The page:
Available for free on Project Gutenberg

 

The Hound of the Baskervilles by Arthur Conan Doyle (1902)

Another childhood favourite of mine of which you are less likely to know the big twist. And you know what, like a lot of Arthur Conan Doyle’s Sherlock Holmes novels even if you have read it, the solutions are either so complicated and outlandish or unexpectedly pedestrian that the reader often has difficulty recalling the exact circumstances of the crime and the solution to the riddle. But that is a genius detective novel for you, their leaps of inductive reasoning (not deductive as any first-year critical thinking student will tell you) are incredibly entertaining but often don’t stand up to scrutiny. A fantastic story though, possibly the best in the Holmes canon.

Available for free on Project Gutenberg

 

Jamaica Inn by Daphne Du Maurier

Du Maurier, I would hazard to say is one of the great geniuses of gothic romanticism. Often eclipsed by her predecessors, the Bronte’s (for there are more than cursory similarities) she crafts books that paint a bleak, yet compelling picture of the world surrounding a young girl who is generally a damsel in distress. Her damsels in distress are often isolated without a clear ally. She uses tropes artfully, without letting them becomes cliches, and creates a few new narrative devices that will be deployed often and with great enthusiasm by her successors.

Available to buy at The Book Depository

 

Moonstone_novel_-_frontispiece
Frontispiece illustration from the book, The Moonstone, by Wilkie Collins

The Moonstone by Wilkie Collins

This is stretching the definition of gothic I know, and most people would turn to Collins’ other, more conventionally romantic gothic novel The Woman in White. I am ashamed to say I haven’t read it yet. The Moonstone is part detective novel, part romance, part scathing indictment on contemporary society and colonialism.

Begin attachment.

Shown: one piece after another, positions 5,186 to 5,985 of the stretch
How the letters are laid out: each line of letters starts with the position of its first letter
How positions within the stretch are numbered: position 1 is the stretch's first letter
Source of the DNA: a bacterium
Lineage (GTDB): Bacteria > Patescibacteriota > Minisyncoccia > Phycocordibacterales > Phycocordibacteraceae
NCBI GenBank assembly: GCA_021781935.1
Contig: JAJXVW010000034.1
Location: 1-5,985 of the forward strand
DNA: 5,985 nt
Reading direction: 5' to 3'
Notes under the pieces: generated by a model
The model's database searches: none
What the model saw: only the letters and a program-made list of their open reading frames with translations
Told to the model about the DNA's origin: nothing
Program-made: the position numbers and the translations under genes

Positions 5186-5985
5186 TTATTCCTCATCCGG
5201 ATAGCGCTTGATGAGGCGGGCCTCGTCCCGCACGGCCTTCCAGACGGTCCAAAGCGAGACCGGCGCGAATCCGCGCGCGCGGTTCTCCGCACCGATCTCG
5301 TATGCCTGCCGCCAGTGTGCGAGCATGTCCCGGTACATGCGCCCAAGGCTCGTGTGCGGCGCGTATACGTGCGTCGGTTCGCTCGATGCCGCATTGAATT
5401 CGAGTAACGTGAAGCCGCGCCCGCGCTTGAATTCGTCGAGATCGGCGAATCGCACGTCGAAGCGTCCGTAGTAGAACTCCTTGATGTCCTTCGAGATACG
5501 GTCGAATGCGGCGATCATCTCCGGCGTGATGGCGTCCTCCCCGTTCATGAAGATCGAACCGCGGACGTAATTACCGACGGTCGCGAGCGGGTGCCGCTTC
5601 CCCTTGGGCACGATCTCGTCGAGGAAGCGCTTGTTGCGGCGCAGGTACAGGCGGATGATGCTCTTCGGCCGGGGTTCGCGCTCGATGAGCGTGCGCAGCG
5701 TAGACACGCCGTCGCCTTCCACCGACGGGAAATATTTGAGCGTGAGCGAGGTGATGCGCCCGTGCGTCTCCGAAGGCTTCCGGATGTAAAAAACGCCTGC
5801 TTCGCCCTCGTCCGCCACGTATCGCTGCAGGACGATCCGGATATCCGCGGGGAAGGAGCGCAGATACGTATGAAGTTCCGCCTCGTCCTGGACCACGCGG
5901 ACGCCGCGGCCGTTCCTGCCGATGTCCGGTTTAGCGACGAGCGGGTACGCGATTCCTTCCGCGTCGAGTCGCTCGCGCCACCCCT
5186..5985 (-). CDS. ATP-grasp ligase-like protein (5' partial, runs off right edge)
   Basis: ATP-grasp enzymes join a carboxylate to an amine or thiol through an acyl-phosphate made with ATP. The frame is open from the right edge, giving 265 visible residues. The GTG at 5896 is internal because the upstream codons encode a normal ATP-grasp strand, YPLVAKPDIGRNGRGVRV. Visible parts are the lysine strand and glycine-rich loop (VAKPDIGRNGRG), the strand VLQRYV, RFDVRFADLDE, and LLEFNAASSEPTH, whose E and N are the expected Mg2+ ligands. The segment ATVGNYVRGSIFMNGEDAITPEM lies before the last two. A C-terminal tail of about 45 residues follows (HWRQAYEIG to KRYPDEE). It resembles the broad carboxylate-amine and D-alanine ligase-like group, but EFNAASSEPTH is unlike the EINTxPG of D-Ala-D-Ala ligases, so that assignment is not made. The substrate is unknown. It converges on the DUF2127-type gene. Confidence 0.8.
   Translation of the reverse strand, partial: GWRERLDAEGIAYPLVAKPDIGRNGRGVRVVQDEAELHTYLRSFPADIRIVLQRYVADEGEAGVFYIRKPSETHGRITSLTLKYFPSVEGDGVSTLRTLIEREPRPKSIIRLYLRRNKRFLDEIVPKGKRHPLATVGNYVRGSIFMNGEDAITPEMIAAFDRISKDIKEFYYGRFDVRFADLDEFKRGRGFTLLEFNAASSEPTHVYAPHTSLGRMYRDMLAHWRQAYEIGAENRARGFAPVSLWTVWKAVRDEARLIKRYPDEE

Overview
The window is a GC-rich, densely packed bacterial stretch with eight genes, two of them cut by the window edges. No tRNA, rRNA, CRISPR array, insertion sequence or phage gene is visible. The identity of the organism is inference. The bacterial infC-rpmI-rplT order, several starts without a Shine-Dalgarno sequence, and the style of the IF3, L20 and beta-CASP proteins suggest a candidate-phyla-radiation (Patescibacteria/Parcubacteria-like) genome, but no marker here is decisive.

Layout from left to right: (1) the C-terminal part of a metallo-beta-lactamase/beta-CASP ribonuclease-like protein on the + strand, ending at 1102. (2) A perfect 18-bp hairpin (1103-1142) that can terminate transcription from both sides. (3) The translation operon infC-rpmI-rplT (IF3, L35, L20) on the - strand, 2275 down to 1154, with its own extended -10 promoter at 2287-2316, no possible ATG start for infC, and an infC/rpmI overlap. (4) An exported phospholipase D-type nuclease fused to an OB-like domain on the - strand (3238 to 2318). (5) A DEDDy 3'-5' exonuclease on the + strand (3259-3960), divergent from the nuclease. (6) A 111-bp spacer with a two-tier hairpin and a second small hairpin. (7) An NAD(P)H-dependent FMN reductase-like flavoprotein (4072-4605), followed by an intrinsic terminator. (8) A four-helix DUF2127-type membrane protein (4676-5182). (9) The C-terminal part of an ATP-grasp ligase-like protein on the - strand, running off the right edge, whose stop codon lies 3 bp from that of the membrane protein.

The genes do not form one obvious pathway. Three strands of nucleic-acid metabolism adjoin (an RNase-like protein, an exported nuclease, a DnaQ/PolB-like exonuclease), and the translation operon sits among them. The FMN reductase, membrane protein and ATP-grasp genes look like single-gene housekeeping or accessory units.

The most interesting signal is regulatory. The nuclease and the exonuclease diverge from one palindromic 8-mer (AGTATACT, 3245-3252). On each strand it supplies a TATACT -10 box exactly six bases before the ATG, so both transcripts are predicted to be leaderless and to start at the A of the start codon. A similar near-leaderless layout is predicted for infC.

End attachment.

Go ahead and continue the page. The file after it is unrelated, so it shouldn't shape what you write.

Available for free at Project Gutenberg

 

Northanger Abbey by Jane Austen (1817)

Yes, Jane Austen. This is possibly one of the most cleverly crafted gothic novels and yet, it started life as a parody of one of the most influential stories of gothic romanticism of its time; The Mysteries of Udolpho by Ann Radcliffe. Catherine Morland, the hero of the piece, encounters many tropes of gothic fiction, but they are all overcome with a practicality and wit that is so uniquely Austen.

Available for free at Project Gutenberg

 

Lady Audley’s Secret by Mary Elizabeth Braddon (1862)

We could easily call this sensation fiction narrative a proto-detective novel. If the style of dress and manner of speech were 70 years in the future you could easily see this novel fitting in with the detective noir genre. There is double-crossing, murder, mistaken identity, a femme fatale and private investigator of a kind.

Available for free at Project Gutenberg as part of The World’s Greatest Books Volume 2

 

386px-Colls'_The_Tenant_of_Wildfell_Hall
The Tenant of Wildfell Hall

The Tenant of Wildfell Hall by Anne Bronte (1848)

If you are going to read a Bronte novel, might I humbly suggest this epistolary novel by possibly the least appreciated Bronte aside from Branwell? There are remarkably less awful people who you are supposed to sympathise with and decidedly less harmful relationships. It’s not a hugely popular opinion but I’ll take Anne Bronte over her sisters (and obviously Branwell) any day.

Available for free at Project Gutenberg